This page has been archived and kept as a reference. Content on this page may be out of date.

Cone shell

Pearled Cone
Woven Cone
Tulip Cone
Court cone


1Conus omaria

2Conus textile

3Conus tulipa


1Pearled cone

2Cloth of gold, Woven cone

3Tulip cone


These attractive univalve molluscs are highly valued by shell collectors. They usually grow to around 10cm in length and have very distinguished colours and patterns on their shells.

Geographer cone

At the narrow end of the shell they have an extendable proboscis. Using this proboscis they can jab a minute harpoon with 1 to 20 radular teeth penetrating skin to inject venom to immobilise their victim.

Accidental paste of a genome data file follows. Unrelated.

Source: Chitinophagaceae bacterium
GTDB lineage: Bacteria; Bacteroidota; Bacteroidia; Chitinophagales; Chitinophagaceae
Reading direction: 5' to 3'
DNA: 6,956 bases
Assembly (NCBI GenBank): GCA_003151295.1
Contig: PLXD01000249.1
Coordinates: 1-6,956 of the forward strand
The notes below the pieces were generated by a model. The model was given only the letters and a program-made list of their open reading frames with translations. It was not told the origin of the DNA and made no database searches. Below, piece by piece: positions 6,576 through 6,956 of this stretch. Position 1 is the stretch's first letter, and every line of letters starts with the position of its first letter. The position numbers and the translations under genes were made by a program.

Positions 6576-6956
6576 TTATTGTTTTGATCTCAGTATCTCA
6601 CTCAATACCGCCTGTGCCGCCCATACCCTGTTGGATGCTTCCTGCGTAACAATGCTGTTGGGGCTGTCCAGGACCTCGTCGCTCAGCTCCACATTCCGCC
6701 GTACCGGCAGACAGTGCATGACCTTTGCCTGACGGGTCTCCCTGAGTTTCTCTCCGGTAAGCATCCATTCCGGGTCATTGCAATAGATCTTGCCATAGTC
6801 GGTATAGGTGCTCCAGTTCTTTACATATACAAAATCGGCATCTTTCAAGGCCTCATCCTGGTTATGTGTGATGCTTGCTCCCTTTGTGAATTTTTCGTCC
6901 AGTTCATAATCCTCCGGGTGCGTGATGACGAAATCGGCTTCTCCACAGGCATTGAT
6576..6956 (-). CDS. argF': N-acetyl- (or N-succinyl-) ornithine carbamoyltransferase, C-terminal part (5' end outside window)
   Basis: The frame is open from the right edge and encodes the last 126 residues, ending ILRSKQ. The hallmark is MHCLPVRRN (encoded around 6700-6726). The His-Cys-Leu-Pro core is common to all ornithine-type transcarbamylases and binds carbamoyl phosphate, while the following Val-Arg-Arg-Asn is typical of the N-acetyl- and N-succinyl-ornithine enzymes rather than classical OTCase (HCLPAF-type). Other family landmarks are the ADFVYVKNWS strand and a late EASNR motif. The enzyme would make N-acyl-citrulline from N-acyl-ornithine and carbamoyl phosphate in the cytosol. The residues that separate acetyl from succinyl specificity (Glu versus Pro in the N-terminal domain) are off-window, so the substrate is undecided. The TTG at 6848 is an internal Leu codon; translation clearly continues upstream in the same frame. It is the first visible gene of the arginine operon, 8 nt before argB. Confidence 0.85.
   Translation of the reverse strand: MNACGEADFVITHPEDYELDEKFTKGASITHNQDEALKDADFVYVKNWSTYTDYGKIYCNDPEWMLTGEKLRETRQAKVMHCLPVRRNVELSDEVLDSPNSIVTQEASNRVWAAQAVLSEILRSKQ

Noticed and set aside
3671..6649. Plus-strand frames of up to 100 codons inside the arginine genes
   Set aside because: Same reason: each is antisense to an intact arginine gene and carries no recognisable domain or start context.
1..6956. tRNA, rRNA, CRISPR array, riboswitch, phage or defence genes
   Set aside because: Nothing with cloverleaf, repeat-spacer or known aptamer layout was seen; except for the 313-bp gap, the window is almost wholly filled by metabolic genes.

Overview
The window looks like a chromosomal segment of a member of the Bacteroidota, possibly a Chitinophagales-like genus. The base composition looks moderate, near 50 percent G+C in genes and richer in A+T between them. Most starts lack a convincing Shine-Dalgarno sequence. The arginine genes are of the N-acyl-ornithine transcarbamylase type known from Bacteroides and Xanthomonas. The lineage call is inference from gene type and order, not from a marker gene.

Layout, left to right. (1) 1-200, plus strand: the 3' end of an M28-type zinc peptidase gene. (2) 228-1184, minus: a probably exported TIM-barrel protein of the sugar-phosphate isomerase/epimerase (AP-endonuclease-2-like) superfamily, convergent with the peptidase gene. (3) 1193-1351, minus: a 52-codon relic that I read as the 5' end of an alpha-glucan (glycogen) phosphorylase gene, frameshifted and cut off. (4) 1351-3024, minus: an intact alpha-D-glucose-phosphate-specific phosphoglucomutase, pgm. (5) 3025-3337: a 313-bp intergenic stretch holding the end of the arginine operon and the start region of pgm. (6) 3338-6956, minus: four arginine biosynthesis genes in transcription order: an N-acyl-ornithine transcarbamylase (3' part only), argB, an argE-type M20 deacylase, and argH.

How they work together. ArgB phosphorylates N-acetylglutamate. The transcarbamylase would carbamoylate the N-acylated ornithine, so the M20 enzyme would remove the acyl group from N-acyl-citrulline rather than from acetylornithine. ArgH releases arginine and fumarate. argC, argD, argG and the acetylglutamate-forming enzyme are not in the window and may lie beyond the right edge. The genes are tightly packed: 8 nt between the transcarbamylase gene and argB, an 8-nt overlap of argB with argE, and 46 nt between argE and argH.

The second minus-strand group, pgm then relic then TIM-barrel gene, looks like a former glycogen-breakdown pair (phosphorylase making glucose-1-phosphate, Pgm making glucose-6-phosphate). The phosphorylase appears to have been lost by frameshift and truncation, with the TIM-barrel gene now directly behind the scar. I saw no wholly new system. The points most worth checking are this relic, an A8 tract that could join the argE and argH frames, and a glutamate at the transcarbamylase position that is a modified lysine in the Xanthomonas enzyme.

The toxins vary between different species. The fish-eating cone shells are probably the only ones dangerous to humans.

Scientists have identified more than 60,000 species of univalves.


The cone shell inhabits shallow water, reefs, ponds and rubble and as it often burrows under the sand, its siphon that it uses to suck in water for respiration may be the only thing visible.

Around the Australian coastline cone shells are found throughout the tropical regions and on the eastern and western coasts generally south to about latitude 30oS.

Other cone shells of the Indo-Pacific region


Cruising the Coral Coast, Alan Lucas
Guide to Beach and Water Safety, Kenneth Bullock
Encyclopaedia Britannica

16 March 2010

Striated cone
Cat cone
Marbled cone